At the beginning of this year, I set a goal to not only return to my unfinished NaNoWriMo draft, but also to finish writing it.
But then I made the mistake of rereading everything I had written over a very rushed month and a half. And to be honest, I’ve barely looked at it since.
Not because I don’t love the story or even because I don’t intend to go back and finish it someday. But because what I saw on those pages was enough of a mess to turn me off to the project for a long time.
I realized as I read that in order to tell a better story, I would eventually need to rewrite most of what I’d worked so hard to write the first time. I even wanted to change the main character/narrator’s name and switch from a single-perspective, first-person point of view to a multi-perspective narrative. Which really would mean basically redoing everything.
Excuse, excuse, excuse. I felt overwhelmed, and I let the excuses get to me, and yes. I walked away. Temporarily.
The problem was that I let myself forget how normal it is to be imperfect, especially in this context. If only we could see more famous writers’ first drafts! They’re all absolutely terrible because that’s literally the purpose of first drafts. They are garbage. They give you a pile of trash to turn into something better.
We cannot let ourselves forget that the things we create are always going to turn out flawed on the first try. If you look down at what you’ve made and it’s a mess and you’re not sure you can salvage any of it, good. That means you’re going to have to think deeper about whether or not your story is everything you want it to be yet — and decide whether or not you’re going to do something about it.
Love what you have made despite everything that might be “wrong” with it. If you really take a second to think about it, you might step back and realize that what you are holding is something YOU MADE. You did that. You wrote a thing. You started with an empty page and turned it into a story.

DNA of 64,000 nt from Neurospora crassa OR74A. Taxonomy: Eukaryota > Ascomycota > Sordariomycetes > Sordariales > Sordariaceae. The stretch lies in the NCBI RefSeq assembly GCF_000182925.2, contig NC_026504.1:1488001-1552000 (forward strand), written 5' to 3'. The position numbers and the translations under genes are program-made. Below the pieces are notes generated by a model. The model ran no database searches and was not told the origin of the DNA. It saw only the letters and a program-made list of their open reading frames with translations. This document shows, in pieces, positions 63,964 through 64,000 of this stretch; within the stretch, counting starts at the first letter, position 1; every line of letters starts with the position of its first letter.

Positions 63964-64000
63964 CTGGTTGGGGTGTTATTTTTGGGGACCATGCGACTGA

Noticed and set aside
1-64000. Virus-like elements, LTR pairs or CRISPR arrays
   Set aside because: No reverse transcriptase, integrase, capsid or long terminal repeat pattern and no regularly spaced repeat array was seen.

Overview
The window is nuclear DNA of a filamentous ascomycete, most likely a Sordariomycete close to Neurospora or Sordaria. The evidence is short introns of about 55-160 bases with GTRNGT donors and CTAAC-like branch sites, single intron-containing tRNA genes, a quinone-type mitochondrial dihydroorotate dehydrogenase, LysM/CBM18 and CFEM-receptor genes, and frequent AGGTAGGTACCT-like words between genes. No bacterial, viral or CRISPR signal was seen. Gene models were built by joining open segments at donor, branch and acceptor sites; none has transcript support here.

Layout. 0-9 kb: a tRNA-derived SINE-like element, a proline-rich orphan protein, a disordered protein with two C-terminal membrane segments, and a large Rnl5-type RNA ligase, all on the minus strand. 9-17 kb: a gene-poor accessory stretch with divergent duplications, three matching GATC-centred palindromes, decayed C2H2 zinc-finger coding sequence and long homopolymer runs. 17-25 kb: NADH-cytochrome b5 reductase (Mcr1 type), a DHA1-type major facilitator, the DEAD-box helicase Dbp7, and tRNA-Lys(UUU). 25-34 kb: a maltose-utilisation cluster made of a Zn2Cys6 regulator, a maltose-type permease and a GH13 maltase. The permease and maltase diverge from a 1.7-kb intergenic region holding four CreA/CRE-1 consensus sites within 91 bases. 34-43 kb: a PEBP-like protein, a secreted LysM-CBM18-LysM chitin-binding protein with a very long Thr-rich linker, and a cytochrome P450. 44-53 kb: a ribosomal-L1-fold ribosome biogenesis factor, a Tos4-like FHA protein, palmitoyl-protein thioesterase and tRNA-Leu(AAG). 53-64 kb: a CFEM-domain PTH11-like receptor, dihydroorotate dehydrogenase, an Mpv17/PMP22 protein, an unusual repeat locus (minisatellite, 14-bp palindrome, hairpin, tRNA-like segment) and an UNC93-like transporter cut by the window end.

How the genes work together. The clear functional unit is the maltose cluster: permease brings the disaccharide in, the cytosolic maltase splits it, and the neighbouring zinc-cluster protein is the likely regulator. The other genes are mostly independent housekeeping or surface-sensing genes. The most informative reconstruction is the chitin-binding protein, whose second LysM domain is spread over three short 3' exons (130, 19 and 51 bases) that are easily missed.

You must really care about this thing you created. Otherwise you wouldn’t have bothered creating it … or finishing it. You probably wouldn’t even still be thinking about it now.
And if you care that much, you probably care enough to try working with it some more. Extracting the parts that are good and making them really good. Improving the parts that are okay. Removing some parts that are great but don’t belong, and many parts that never should have been there at all.
It’s a reconstruction. A mess turned into slightly less of a mess.
This is why writers who only love having written never make it far. You also have to love the process. Every part of it, not just the fun parts. You have to be willing to write something, not feel great about it, do it all over again, and feel just a little better about your work.
This is what you signed up for. Can you learn to make the most of even the least pleasant moments?
Meg is the creator of Novelty Revisions, dedicated to helping writers put their ideas into words. She is a staff writer with The Cheat Sheet, a freelance editor and writer, and a 10-time NaNoWriMo winner. Follow Meg on Twitter for tweets about writing, food and nerdy things.